• For food and shelter. I am housed. As I age I am reminded more and more that sometimes a few bad breaks — geography, a missed paycheck or two, illness — can be the difference between a roof and a bed, and the streets. And this fact is unfortunately becoming more and more stark as the wealth gap continues to widen between the haves and have nots. My late mother left me her home. Without this loving, sustaining gift, one that will reverberate through generations of Rhodes to come, my entire life would look different. I’m aware my situation is rare, and I’m forever grateful to my beautiful mom for allowing me this privilege of relative financial peace.
• For my health. Lately I’m reminded of how lucky I am just to be alive, at age 58. Dear friends have moved on recently, some around my age, and I feel fortunate to be here. I also feel lucky to want to be here. This is certainly not always the case, another unfortunate fact of life as we get older.
• For access to healthcare. It’s really a privilege to even pontificate at all on Seasonal Affective Disorder, depression and anxiety. Many people have no access at all to physical or mental health services. I’m extremely lucky to have both options available to me. Some would argue I need more of the latter than the former.
• For art. I don’t know where my precarious mental health would be if I weren’t lucky enough to be paid to write news and feature stories, profiles, opinion and investigative pieces and obituaries for the COURIER. It’s a privilege, using my modest skills to create things that did not exist prior to me pounding them into shape in my tiny kitchen office. I’m also a songwriter and performer, and though the monetary rewards are well south of modest, writing and playing music are monumentally, intangibly beneficial to me. Having something you’ve made cause someone to close their eyes and move their body, or otherwise connect to the message contained therein, is an indescribably gratifying rush, and a true cornerstone of my mental health. I am honored to be a small part of the tradition.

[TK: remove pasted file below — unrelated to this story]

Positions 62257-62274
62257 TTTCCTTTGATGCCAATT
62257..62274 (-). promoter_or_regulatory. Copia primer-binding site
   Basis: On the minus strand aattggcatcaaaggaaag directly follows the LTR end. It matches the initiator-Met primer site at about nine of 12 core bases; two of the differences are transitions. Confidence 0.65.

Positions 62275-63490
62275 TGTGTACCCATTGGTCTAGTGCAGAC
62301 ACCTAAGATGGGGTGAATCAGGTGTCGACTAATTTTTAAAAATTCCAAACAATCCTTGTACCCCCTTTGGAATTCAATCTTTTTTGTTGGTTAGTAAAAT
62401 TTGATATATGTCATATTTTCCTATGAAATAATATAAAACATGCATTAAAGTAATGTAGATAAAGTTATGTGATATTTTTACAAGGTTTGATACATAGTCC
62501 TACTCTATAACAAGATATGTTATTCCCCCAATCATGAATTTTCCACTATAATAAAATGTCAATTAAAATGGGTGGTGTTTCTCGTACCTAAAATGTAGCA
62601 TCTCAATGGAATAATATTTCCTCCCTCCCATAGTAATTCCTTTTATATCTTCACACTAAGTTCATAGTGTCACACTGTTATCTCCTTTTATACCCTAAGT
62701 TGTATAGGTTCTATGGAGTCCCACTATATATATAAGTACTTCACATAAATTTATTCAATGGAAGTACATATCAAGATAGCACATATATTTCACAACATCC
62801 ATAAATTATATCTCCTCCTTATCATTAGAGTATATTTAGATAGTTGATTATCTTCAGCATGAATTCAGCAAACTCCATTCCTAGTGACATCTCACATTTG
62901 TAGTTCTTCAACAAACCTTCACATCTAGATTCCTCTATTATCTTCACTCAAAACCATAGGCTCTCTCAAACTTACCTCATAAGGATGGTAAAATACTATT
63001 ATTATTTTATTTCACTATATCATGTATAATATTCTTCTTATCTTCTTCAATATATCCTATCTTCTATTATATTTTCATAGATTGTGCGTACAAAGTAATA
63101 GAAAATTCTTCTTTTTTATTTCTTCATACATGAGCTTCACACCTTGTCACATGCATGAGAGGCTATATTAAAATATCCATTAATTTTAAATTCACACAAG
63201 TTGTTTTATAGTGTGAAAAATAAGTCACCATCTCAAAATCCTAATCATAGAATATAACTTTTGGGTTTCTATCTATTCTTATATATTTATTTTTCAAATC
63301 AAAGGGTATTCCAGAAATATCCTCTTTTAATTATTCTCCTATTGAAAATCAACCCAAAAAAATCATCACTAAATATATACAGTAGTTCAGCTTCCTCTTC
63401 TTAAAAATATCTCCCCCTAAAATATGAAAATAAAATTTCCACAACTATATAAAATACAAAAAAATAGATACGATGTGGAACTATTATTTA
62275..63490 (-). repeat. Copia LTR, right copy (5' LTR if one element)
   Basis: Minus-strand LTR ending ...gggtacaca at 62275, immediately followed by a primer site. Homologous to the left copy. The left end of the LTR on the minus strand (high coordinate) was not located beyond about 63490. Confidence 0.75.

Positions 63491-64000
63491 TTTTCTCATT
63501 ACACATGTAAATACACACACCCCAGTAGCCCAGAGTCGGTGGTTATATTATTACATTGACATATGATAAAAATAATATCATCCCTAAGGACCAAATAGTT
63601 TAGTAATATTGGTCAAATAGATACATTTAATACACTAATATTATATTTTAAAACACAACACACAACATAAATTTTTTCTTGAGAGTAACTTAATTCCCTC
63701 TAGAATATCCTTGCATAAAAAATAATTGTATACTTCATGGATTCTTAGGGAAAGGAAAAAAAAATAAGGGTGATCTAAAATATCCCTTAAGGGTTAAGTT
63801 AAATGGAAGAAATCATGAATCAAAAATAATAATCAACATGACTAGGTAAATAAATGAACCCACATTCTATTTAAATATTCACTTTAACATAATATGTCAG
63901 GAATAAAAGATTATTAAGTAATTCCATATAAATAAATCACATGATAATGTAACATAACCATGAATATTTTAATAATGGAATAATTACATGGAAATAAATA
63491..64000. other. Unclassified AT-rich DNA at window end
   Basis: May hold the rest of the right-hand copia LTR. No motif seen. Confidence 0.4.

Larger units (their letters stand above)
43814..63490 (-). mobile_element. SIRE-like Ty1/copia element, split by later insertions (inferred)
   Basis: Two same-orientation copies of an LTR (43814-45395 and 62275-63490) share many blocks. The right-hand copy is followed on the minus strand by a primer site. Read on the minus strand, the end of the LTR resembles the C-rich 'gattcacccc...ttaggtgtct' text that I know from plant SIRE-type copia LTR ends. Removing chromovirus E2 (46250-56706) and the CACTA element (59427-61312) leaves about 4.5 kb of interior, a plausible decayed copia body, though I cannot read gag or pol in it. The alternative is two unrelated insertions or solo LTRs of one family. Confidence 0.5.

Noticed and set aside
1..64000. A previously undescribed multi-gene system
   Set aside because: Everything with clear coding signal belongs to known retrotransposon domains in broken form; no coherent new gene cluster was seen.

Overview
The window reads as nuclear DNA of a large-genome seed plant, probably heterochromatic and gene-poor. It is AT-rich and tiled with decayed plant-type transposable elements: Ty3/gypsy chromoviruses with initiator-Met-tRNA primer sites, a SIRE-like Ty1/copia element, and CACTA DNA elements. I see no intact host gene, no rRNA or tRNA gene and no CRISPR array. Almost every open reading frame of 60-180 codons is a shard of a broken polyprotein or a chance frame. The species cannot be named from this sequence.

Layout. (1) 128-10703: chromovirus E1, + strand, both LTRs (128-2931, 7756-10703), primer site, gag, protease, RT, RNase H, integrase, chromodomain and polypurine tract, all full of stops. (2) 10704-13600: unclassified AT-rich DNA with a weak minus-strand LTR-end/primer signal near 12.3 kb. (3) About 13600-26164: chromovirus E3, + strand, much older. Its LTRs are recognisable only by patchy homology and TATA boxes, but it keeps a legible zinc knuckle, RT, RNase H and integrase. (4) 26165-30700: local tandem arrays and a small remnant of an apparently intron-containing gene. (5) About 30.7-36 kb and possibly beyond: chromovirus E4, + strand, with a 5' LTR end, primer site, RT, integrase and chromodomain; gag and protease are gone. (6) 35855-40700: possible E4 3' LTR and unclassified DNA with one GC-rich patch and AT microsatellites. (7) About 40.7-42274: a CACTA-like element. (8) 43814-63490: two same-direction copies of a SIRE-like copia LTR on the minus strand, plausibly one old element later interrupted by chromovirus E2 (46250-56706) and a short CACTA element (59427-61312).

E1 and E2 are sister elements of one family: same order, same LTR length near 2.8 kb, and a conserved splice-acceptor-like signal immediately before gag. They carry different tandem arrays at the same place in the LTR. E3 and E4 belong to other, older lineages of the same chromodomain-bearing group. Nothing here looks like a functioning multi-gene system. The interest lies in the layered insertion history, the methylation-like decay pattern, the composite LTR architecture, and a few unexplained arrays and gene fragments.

• For my privilege. I’m white. I recognize it’s at the very least in bad taste to say it so bluntly, but let me explain: I don’t get chased and shot by groups of self-styled enforcers as I jog down the street; I don’t get pulled over by the police when I’m perceived to be in “the wrong neighborhood,” or murdered by same for passing a fake $20 bill. Being white in America is a major advantage in every economic and social category you can name. It’s not right, but it’s true. I’m ashamed of most of our country’s history when it comes to race, and as the events of the past two years have made clear, the phony baloney trope of white supremacy, overt or unspoken, continues to permeate every strata of American life. I hope we can do better.
Finally, I’m grateful for songs, thrift stores, dogs, cats, tacos, Ventura, Desert Willow Ranch, Pappy and Harriet’s, Tahoe, old smelly vintage guitar amps, guitars, vinyl records, movies, coffee, good whiskey, and long drives in any direction.
As I said, this is only a partial list. Maybe I’ll add to it next Thanksgiving. For now, I wish you peace, and I hope you are able to recognize and enjoy whatever blessings your life may offer.